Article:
Canine Perspectives by David Cavill
|Canine Perspectives by David Cavill|
|Reviewer: Sue Magee|
|Summary: A selection of articles previously published in Our Dogs and elsewhere. If you're really into dogs you'll find a lot of them thought-provoking although it's propbably not the book for the casual dog owner.|
|Buy? Maybe||Borrow? Yes|
|Pages: 120||Date: January 2012|
|External links: Author's website|
David Cavill has spent much of his adult life around dogs, with the Finnish Spitz holding a special place in his heart. Amongst other things - he was founder of the Animal Care College, worked as a senior manager at Battersea Dogs' Home, judging and advising on the selection, care and training of pedigree and mongrel dogs - he wrote a regular column for Our Dogs newspaper and Dogs Monthly. It's these and other articles which are reproduced here and as there's a time span of fifteen years they allow the reader to see what has changed and - probably more importantly - what hasn't.
If you're hoping for articles about the best food or toys that don't disintegrate on contact with teeth - or anything along those lines then this is not the book for you. A wide range of subjects are covered but if I had to give an umbrella description I'd say that it's about the politics of the canine world. That might sound rather dry, but if you're interested in why certain people seem to judge every dog show going, or wondered why dog conformations subtly change over time and not always to the benefit of the dog then this is a very good starting point. Cavill has inside knowledge, long experience and the ability to place what he writes about in context. The articles are also of an excellent length to read and think about - it's a book you can happily dip into and return to later.
He's a man of firm opinions, even when he takes a middle ground. I found him particularly interesting on the subject of dog training. For those who don't know this is a subject which divides the dog world just about as effectively as any religion, with some believing that the human has to establish themselves as pack leader and be firm with a dog and others taking the approach that dogs should be rewarded for good behaviour. Personally I'm very much in the latter camp having reared two Rhodesian Ridgebacks using this method but I did modify my view after reading what he has to say. The method I used suited my dogs and they responded well but I'm prepared to accept that other dogs might not. Finally I concluded that the training should suit the dog rather than the owner.
Some points touch a raw nerve and Cavill returns on several occasions to the subject of the BBC1 documentary Pedigree Dogs Exposed and is at great pains to debunk many of the points made in the programme. I never had any difficulty is disbelieving most of what was said: at the point when it was explained that healthy Rhodesian Ridgebacks without proper ridges are routinely culled at birth, a large Ridgeback with a poor ridge was leaning heavily against my thigh. Cavill has more scientific evidence to disprove other points made but it's easy to sense his annoyance that it's necessary. (For the record he doesn't deny that there are problems in some breeds any more than I would deny that healthy Ridgebacks are culled by certain breeders: what both of us deny is that the problems are anything like as extensive as the programme suggested.)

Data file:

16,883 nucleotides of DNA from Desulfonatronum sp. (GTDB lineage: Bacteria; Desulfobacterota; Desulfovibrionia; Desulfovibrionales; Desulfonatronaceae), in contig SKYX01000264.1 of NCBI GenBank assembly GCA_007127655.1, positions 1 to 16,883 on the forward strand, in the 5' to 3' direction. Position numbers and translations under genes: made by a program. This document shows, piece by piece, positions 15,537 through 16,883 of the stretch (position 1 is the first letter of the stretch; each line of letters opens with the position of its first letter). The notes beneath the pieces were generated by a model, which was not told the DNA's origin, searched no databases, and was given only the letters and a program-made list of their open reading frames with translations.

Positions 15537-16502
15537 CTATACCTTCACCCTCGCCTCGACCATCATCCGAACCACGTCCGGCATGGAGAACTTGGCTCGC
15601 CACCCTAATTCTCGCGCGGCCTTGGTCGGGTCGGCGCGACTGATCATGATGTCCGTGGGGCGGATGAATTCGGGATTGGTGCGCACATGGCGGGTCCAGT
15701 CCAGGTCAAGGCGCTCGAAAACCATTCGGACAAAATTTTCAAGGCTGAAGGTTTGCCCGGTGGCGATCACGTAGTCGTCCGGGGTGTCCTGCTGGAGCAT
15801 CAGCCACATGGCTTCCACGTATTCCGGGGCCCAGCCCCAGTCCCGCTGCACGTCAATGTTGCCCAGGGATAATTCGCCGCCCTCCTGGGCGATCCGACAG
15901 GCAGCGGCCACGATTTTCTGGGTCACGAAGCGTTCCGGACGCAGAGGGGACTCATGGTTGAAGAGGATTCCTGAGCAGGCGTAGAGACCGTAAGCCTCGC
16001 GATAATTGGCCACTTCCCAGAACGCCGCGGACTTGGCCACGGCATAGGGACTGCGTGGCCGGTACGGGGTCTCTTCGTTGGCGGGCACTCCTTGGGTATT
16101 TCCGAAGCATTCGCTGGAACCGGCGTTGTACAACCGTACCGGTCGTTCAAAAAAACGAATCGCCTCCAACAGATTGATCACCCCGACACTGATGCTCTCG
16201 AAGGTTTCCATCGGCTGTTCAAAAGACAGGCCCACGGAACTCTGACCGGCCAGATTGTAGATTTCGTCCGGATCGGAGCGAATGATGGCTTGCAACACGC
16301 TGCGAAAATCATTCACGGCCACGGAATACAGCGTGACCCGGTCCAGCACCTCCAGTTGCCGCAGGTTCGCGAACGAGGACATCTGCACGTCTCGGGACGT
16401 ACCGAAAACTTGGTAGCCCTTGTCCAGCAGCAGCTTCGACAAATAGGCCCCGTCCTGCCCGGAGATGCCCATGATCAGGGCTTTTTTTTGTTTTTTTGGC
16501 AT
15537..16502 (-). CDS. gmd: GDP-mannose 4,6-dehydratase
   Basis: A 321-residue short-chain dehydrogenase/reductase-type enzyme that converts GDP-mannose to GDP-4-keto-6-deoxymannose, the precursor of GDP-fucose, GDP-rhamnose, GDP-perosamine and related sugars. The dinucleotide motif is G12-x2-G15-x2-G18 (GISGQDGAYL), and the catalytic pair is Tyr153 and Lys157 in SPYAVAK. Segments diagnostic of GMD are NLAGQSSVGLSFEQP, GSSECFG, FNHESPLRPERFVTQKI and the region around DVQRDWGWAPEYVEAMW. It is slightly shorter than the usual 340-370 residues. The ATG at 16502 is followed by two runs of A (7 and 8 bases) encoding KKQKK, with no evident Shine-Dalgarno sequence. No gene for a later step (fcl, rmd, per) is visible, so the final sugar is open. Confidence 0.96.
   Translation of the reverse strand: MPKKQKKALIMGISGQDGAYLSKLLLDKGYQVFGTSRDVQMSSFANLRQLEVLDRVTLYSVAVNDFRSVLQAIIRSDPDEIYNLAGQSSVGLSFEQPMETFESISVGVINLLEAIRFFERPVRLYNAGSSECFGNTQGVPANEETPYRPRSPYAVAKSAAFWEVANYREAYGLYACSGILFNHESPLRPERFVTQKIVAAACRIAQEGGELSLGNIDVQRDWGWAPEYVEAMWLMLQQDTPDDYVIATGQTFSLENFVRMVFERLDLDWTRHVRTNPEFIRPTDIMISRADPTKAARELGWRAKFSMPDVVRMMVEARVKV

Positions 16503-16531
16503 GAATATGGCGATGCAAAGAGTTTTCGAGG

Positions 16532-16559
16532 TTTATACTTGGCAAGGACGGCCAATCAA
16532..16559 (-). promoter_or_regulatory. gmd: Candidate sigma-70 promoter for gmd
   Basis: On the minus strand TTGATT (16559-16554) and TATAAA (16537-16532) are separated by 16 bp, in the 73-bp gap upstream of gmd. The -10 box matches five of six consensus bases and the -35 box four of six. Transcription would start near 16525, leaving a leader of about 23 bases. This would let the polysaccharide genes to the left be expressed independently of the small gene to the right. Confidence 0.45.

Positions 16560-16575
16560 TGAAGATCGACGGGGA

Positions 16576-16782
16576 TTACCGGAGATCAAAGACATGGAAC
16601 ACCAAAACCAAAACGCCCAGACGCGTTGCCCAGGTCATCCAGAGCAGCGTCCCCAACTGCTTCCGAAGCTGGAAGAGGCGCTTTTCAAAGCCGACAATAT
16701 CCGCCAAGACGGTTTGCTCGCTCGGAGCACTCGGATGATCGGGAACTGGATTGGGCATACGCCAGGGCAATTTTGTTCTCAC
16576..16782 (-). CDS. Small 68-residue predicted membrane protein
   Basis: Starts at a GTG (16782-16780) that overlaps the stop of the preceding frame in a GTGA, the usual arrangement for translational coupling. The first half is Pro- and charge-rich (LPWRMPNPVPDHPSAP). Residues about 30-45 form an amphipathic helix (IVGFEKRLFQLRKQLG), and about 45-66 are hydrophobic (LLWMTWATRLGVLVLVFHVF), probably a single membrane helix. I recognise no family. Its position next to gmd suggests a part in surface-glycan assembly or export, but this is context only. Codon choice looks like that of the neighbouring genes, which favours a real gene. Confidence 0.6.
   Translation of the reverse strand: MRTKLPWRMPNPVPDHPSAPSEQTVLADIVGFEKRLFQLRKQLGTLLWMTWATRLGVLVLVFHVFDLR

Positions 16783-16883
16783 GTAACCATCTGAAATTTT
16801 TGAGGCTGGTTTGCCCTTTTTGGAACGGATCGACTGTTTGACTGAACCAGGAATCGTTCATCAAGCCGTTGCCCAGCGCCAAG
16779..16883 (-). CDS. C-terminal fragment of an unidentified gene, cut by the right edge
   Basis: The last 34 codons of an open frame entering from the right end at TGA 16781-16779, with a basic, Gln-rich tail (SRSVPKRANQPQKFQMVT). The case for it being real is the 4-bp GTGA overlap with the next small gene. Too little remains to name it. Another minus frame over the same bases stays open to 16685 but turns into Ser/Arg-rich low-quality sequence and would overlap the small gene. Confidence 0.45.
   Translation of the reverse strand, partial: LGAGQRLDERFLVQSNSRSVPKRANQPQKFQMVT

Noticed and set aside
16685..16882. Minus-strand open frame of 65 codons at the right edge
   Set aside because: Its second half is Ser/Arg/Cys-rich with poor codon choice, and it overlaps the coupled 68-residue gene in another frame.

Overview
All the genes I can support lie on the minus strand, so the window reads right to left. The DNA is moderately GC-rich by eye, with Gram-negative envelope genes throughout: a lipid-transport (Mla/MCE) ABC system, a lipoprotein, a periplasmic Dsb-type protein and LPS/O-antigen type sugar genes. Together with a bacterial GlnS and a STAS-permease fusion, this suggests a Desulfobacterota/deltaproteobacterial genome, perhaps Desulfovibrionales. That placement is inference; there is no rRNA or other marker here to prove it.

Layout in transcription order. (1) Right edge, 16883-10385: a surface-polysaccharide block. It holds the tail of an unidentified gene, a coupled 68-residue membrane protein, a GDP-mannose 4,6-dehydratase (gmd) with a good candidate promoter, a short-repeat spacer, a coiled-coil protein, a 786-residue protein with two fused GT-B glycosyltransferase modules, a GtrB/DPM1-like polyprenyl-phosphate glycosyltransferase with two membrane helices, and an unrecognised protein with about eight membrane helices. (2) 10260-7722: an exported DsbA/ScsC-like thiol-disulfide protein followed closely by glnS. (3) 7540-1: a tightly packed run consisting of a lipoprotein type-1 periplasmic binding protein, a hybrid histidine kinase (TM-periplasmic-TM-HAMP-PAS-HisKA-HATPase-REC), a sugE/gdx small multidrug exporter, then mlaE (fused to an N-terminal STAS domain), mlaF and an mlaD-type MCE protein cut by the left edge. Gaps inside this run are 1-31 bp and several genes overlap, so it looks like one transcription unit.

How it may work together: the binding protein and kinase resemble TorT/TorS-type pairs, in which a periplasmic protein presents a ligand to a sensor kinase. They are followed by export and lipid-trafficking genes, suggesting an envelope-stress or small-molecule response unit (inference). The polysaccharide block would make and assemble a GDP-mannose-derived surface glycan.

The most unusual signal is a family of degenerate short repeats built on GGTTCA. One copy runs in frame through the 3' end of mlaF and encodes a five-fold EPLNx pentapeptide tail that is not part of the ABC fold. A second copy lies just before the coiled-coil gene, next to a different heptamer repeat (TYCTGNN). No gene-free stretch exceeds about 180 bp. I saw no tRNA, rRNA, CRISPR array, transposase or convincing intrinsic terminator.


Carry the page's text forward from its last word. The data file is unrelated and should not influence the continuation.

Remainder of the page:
It's a thought-provoking and interesting book but I do have a couple of problems with it. The first is relatively minor: Cavill assumes that you'll be familiar to some extent with how the dog world works. If you're not then you'll struggle to understand some of the articles. The other point is more serious. The book has not been properly proofread and I lost count of the number of occasions on which I was pulled out of the flow of a piece and had to reread - finally coming to the conclusion that there was a typo, a misused word or a grammatical error. If these points don't worry you then you can increase the rating by half or one star.
I'd Like to thank the author for sending a copy to the Bookbag.
I think any dog lover will appreciate Old Dogs by Gene Weingarten and Michael S Williamson (Photographer) - it's a book I return to regularly. You might also appreciate Goodnight Buffy: Loving a Lakeland Terrier by Thomasina Price.
You can read more book reviews or buy Canine Perspectives by David Cavill at Amazon.co.uk Amazon currently charges £2.99 for standard delivery for orders under £20, over which delivery is free.
You can read more book reviews or buy Canine Perspectives by David Cavill at Amazon.com.
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